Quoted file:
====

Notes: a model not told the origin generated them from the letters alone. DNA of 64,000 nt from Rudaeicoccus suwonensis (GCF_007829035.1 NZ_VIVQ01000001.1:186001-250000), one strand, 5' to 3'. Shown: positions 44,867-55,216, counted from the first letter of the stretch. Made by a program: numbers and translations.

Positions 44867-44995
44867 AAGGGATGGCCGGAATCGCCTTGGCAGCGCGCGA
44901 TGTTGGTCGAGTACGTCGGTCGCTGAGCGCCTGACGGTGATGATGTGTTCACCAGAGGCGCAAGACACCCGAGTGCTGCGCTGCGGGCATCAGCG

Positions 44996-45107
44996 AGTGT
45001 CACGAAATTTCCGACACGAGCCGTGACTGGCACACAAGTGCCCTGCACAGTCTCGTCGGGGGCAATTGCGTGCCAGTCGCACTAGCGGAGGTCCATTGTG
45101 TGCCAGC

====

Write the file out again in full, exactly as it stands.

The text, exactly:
Notes: a model not told the origin generated them from the letters alone. DNA of 64,000 nt from Rudaeicoccus suwonensis (GCF_007829035.1 NZ_VIVQ01000001.1:186001-250000), one strand, 5' to 3'. Shown: positions 44,867-55,216, counted from the first letter of the stretch. Made by a program: numbers and translations.

Positions 44867-44995
44867 AAGGGATGGCCGGAATCGCCTTGGCAGCGCGCGA
44901 TGTTGGTCGAGTACGTCGGTCGCTGAGCGCCTGACGGTGATGATGTGTTCACCAGAGGCGCAAGACACCCGAGTGCTGCGCTGCGGGCATCAGCG

Positions 44996-45107
44996 AGTGT
45001 CACGAAATTTCCGACACGAGCCGTGACTGGCACACAAGTGCCCTGCACAGTCTCGTCGGGGGCAATTGCGTGCCAGTCGCACTAGCGGAGGTCCATTGTG
45101 TGCCAGC